Fed is headed for two quarter-point rate cuts this year: Survey


WASHINGTON – Economists now expect the Federal Reserve to cut interest rates multiple times this year – coming round to the view held by investors, though they haven't gotten all the way there yet.

Respondents to a June 20-24 survey said they expected Fed officials will cut rates by a quarter-percentage point in September, and again in December. Before last week's meeting of the Federal Open Markets Committee, a similar survey found the economists expecting just one quarter-point cut.

Economists remain more cautious in their assessments of what the Fed will do than investors, who are betting that the easing cycle will start in July and amount to about three-quarters of a percentage point by year-end.

The Fed left interest rates unchanged last week, but opened the door to a rate cut as early as July. In a post-meeting statement, officials pledged to monitor incoming data and "act as appropriate to sustain the expansion."

Several respondents in the economist survey made clear in comments that their forecasts may change, depending on whether progress is made toward resolving disputes with major U.S. trading partners.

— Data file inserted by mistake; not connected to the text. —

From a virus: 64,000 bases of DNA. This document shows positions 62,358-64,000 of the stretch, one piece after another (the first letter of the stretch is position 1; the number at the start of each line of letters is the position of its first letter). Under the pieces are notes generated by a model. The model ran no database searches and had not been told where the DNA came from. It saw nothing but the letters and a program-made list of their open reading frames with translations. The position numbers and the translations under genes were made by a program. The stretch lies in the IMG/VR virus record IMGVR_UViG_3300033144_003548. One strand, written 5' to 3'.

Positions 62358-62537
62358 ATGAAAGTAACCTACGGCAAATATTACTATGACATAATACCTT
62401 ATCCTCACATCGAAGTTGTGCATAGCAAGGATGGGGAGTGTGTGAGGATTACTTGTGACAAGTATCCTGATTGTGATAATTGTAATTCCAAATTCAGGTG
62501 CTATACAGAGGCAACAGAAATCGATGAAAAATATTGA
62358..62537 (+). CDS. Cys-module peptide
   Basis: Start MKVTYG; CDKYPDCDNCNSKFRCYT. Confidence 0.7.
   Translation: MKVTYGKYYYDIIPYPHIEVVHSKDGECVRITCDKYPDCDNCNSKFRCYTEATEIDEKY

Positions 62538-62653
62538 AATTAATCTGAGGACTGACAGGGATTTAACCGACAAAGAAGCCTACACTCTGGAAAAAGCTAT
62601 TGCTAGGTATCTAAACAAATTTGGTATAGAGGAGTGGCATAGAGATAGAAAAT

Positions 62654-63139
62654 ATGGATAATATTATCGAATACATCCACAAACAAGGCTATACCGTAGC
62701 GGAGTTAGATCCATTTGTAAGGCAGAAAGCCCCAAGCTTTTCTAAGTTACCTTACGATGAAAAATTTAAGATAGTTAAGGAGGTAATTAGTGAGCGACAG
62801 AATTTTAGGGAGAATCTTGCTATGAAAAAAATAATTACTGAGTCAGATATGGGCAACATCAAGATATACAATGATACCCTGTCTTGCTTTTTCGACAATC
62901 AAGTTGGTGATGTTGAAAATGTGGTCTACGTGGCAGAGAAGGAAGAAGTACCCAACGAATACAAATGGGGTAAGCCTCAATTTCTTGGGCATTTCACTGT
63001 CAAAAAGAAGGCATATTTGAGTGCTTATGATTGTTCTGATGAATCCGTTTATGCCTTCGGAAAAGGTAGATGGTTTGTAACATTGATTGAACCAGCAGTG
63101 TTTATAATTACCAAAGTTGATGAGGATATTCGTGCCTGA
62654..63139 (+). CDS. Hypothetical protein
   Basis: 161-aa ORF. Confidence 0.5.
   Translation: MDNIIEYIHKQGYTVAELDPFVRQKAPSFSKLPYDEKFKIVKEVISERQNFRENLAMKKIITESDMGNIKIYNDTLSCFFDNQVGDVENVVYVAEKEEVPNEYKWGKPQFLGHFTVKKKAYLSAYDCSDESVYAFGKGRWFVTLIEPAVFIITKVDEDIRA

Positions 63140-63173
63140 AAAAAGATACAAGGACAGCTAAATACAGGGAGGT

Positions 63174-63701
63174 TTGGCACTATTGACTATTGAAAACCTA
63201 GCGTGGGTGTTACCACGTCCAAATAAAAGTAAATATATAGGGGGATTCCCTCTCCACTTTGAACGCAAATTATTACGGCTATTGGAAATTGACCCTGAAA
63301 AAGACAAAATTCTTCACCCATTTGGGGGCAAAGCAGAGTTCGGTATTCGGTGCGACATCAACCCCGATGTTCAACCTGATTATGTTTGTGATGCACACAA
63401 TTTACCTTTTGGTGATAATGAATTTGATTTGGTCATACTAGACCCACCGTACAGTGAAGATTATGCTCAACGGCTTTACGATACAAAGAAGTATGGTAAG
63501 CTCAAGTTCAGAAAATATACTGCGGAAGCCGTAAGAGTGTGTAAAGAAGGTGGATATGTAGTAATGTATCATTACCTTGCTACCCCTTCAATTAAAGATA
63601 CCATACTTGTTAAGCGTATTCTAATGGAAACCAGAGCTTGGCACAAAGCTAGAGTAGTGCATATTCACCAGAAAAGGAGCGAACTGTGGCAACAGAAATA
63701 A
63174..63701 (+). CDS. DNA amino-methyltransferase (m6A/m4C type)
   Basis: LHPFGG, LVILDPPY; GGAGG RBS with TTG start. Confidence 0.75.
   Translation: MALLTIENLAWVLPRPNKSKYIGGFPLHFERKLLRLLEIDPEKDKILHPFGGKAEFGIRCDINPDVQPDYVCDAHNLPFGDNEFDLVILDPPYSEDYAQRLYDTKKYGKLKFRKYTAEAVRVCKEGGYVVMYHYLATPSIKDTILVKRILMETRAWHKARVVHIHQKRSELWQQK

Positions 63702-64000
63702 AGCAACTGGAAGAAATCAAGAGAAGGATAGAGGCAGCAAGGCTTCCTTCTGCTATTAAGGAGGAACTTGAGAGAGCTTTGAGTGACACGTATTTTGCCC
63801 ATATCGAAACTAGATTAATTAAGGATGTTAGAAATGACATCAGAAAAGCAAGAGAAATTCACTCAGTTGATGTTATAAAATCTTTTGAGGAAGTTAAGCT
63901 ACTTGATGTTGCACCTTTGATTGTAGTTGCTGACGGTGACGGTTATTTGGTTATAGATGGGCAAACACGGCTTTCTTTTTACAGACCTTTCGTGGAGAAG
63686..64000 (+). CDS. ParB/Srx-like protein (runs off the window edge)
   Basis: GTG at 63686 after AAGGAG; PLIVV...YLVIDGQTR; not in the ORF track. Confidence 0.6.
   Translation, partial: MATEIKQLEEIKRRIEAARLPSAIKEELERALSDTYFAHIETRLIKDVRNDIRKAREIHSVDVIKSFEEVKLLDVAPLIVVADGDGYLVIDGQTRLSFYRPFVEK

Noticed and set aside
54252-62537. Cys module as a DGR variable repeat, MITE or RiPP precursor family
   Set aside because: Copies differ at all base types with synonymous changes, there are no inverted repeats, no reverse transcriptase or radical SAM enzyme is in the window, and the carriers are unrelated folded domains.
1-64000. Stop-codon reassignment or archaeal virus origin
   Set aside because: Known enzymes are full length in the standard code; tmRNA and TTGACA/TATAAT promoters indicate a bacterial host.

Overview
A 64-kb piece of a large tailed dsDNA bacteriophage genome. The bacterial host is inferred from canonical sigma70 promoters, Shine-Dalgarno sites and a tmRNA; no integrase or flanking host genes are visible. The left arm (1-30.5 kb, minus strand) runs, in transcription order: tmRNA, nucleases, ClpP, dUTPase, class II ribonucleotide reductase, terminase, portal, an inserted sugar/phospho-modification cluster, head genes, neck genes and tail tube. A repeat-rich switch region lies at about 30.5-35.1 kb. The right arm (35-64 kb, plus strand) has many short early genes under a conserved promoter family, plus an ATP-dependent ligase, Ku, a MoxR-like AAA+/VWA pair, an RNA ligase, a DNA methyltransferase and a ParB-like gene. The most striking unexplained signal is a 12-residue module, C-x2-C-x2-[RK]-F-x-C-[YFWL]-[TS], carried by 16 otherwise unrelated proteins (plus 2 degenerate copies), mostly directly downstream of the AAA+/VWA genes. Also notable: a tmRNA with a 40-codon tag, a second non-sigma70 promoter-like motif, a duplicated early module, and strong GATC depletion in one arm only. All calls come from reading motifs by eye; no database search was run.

"There's a lot of uncertainty in the economic outlook, and much hinges on whether trade tensions decrease or get worse," said Scott Brown, chief economist at Raymond James.

Based on median responses, the economists saw a 50% probability of the U.S. and China agreeing at this week's G-20 meeting in Osaka to resume trade talks. The odds of a more positive or more negative outcome were almost evenly split.

Economists also roundly rejected the possibility the Fed will opt to cut rates by a half-percentage point when they do decide to ease. Of 36 respondents, only three said they expected a 50-basis-point move.

The group also dismissed the idea that President Donald Trump would move to demote Fed Chairman Jerome Powell, whom he has repeatedly criticized for keeping rates too high. If Trump were to make such a move, more than half the respondents said the reaction in financial markets would be "strongly negative."